School Board Happy With How Students Scored On Tech Test

NEWARK – Worcester County’s seventh grade students made a strong showing last year under a new measure of technological literacy, staff reported this week to the Worcester County Board of Education.

A new mandate of the No Child Left Behind Act, the technological literacy requirement was first administered this past school year to students, teachers and administrators.

Worcester County students scored, overall, 60 percent technologically literate on the state assessment.

“I’m very proud of the performance of our kids,” said Dr. Richard Walker, assistant superintendent for instruction.

The measure is meant for eighth grade students, said school board staffer Judy Mills, but eighth graders students are subject to so many tests and assessments staff thought it best to administer the technological assessment a year early.

Students took the test the first week of December, Mills said, so students were not too many months beyond the sixth grade.

Multiple-choice questions in the assessment covered spreadsheet data, how to find trustworthy information on the Internet, the best way to post information, saving html documents, adding items to slides in PowerPoint, doing an Internet search with exclusions and adding footers to Word documents.

“The average score in the state was at a 50 percent level,” said Mills.

Just 11 of 24 schools systems in Maryland reached or exceeded the 50 percent mark.

Worcester County has already been assessing student and staff technological abilities with the Student Technology Proficiency Checklist and the Teacher/Administrator Technology Certificate Program.

The online student technological measurement used the National Student Technology Standards.

Mills said she and others in the school system would raise concerns over the questions asked at the state level, such as the inclusion of questions on popular sites like MySpace, which are not included in the Worcester County curriculum.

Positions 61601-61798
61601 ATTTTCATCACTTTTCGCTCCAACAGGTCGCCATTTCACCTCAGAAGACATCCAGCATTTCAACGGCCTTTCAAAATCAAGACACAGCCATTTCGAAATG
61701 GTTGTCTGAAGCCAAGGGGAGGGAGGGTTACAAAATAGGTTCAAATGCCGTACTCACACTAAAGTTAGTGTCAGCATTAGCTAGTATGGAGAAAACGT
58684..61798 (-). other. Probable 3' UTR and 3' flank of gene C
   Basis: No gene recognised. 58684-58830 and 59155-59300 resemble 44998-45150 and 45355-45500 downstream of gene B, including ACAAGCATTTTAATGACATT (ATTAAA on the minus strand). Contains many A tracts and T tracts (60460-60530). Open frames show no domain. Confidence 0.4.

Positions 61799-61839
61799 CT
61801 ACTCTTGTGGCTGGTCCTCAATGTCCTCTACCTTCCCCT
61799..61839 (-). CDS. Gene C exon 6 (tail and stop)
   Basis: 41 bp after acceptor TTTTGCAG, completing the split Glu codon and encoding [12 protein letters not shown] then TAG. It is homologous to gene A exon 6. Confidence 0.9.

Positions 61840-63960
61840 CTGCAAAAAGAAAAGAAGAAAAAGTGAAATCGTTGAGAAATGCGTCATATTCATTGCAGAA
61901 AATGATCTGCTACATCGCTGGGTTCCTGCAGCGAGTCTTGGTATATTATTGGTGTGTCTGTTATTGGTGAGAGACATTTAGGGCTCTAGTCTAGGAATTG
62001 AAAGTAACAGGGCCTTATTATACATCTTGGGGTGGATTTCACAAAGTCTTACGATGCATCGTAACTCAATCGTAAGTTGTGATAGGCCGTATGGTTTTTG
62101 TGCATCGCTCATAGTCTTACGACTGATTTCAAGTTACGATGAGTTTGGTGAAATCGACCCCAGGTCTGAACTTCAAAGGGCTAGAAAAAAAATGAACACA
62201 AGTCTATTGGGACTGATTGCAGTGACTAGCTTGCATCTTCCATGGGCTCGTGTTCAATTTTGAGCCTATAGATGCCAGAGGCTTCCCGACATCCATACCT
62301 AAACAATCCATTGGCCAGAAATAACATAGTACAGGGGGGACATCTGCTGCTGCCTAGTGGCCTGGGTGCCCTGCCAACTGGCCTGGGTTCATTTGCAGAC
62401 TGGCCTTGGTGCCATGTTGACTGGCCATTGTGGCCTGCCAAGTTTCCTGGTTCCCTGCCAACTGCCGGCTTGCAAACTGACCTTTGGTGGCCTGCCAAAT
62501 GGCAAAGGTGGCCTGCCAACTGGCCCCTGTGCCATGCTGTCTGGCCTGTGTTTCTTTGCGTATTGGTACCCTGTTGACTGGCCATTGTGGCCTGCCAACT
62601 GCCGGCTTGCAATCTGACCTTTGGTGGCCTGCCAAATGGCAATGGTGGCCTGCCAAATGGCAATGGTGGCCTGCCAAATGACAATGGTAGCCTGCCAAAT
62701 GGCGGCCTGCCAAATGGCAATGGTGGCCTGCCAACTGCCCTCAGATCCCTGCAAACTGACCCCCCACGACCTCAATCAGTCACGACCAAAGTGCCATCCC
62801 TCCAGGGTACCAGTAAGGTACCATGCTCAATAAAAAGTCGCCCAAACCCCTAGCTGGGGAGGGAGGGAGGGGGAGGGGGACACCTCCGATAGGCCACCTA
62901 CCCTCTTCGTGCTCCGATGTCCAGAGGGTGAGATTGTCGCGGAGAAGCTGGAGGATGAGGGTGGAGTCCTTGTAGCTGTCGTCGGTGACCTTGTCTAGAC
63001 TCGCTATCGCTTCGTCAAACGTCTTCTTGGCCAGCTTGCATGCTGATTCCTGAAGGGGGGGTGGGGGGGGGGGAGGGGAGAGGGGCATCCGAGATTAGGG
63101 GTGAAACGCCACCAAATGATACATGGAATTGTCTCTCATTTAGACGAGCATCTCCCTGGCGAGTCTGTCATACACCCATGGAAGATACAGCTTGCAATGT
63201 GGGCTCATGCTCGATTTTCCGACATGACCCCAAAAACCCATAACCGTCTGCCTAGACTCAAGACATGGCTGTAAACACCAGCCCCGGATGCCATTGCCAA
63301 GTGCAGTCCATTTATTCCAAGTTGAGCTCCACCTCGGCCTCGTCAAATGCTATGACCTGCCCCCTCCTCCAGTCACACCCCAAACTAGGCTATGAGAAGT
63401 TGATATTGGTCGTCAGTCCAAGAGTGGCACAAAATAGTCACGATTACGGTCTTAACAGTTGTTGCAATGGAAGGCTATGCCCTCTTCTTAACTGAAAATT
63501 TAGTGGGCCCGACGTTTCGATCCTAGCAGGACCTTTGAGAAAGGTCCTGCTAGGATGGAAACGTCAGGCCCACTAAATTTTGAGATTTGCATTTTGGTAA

“It’s baseline data. We’re looking at making some changes at the consortium level,” Mills said.

In spring 2009, teachers and administrators were also assessed for technological literacy. The voluntary survey was meant to reveal areas for staff development.

With 58 percent of Worcester teachers responding, Worcester County showed a 91.5-percent proficient rate, slightly higher than the 89-percent state average.

“Overall, I was pleased more of our teachers participated than did not,” said Mills.

Administrators were also tested, based on the Maryland Administrator Standards. With 25 of 32 administrators in Worcester County responding, there were mixed results. Principals scored 91 percent proficient, with vice principals scoring 64 percent proficient. The state average for principals was 84 percent proficient and for assistant principals it was 71 percent.

Staff has some concerns over the future of technological literacy in Worcester schools.

“More of our kids have computers in front of them daily,” acknowledged Walker.

However, in the school system, Walker said computer access is becoming more sporadic with funding for new technology falling over the last two budget years.

“Two years for a computer is a long time,” Walker said. “The access issue is tremendously important…the state once again has put the measure in front of the resources.”